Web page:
On the topic of gay civil rights, bullying and religious kooks, Dan Savage has an feature in this week’s The Stranger–the spectacular alt-weekly from Seattle, Washington–about the It Gets Better Project, a video outreach project Savage launched after a spate of suicides by gay and lesbian teens in the U.S., where gay marriage remains mostly illegal and where religious kooks are given ample platform to freely espouse vicious and insane beliefs in the American mainstream media.

It’s great. You should read it. Here’s an excerpt:

The culture used to offer this deal to lesbian, gay, bisexual, and transgender people: You’re ours to torture until you’re 18. You will be bullied and tormented at school, at home, at church—until you’re 18. Then you can do what you want. You can come out, you can move away, and maybe, if the damage we’ve done isn’t too severe, you can recover and build a life for yourself. There’s just one thing you can’t do after you turn 18: You can’t talk to the kids we’re still torturing, the LGBT teenagers being assaulted emotionally, physically, and spiritually in the same cities, schools, and churches you escaped from. And if you do attempt to talk to the kids we’re still torturing, we’ll impugn your motives, we’ll accuse you of being a pedophile or pederast, we’ll claim you’re trying to recruit children into the “gay lifestyle.”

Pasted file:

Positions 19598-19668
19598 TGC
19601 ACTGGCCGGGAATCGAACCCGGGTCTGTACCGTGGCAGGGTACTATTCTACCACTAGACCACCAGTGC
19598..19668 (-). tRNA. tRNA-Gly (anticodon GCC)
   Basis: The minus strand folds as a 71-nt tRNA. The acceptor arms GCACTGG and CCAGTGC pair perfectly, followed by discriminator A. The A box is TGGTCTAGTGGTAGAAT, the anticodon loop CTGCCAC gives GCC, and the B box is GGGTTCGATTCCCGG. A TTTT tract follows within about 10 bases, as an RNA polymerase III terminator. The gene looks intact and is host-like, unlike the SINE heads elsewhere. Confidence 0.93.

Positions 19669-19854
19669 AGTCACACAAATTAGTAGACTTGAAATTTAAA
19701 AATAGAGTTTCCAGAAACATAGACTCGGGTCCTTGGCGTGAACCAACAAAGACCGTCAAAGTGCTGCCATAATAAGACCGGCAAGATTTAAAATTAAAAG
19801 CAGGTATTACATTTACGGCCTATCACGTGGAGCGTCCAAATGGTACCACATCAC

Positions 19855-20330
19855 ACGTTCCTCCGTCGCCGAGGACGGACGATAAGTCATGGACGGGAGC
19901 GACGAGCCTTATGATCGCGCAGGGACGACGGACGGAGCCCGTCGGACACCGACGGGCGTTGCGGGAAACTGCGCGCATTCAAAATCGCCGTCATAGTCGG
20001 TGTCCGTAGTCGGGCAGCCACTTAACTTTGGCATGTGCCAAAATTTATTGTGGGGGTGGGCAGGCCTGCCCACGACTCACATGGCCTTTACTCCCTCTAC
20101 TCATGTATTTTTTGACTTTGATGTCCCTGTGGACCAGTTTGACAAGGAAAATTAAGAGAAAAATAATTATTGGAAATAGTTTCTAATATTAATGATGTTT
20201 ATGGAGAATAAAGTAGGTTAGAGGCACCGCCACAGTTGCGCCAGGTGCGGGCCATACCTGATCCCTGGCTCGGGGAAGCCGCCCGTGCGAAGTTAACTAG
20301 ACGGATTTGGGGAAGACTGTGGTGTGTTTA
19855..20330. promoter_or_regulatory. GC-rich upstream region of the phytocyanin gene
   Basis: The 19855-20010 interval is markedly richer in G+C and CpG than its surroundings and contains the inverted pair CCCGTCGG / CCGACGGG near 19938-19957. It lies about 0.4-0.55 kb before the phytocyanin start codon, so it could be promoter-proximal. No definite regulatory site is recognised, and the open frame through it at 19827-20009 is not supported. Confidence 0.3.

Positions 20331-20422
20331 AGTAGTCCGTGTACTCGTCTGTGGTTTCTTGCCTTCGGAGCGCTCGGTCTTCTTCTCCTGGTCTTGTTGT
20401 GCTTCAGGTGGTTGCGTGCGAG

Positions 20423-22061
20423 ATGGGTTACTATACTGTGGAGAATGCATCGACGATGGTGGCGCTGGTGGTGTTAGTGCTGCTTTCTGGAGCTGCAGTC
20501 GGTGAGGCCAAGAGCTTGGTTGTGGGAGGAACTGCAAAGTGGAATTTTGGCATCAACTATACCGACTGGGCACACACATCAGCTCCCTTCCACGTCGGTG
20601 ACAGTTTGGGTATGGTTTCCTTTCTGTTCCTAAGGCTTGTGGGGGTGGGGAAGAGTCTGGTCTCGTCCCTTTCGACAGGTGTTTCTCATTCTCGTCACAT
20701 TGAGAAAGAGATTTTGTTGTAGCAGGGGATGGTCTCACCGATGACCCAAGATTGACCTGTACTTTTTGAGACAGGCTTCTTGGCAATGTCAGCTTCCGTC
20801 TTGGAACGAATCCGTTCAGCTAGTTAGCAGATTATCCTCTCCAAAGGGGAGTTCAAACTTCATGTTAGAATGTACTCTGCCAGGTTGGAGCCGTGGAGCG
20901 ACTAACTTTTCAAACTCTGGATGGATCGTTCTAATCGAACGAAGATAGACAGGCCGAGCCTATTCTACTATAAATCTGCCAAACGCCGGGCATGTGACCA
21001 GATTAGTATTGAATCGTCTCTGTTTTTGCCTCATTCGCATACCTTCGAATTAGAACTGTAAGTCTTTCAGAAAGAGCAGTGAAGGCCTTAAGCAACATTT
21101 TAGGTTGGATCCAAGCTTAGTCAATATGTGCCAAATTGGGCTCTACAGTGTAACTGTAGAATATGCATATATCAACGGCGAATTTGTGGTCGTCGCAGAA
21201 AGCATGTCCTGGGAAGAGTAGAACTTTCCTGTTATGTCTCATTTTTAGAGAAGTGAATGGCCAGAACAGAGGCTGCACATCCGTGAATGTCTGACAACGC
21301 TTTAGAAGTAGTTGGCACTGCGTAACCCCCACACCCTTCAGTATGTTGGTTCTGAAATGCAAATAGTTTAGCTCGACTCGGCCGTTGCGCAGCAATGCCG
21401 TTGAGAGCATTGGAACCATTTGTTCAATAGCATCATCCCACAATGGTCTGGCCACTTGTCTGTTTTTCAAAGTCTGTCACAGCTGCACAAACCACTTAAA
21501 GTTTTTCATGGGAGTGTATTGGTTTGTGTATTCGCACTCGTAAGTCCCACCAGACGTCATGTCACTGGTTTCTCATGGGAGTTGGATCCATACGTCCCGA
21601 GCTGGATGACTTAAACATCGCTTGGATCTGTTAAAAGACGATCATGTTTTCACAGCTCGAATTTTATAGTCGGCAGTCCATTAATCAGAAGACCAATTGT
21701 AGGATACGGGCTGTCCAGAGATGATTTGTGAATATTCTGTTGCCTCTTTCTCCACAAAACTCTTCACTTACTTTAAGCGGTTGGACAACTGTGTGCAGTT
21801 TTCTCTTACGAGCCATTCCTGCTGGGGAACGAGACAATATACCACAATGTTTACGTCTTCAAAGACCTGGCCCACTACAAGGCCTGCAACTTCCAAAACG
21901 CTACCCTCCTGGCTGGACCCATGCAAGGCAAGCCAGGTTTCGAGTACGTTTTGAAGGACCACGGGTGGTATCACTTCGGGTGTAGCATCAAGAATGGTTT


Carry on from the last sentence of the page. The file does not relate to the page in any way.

That was the old order, and it fell apart when the It Gets Better Project went viral. Suddenly, gay, lesbian, bisexual, and transgender adults all over the country—all over the world—were speaking to LGBT youth. We weren’t waiting for anyone’s permission anymore. We found our voices. And LGBT adults who made videos for the project weren’t just talking at LGBT youth. The kids who watched videos sent e-mails, via YouTube, to the adults posting them. Thousands of LGBT adults who thought they were just going to contribute a video found themselves talking with LGBT youth, offering them not just hope but advice, insight, and something too many LGBT youth lack—the ear of a supportive adult who understands what they’re going through.

Soon, straight people—politicians and celebrities—were talking to LGBT youth, too, delivering the same message: It gets better, there’s nothing wrong with you, and we’re working to make it better.

Here’s a link to the It Gets Better Project, which is worthy of your support.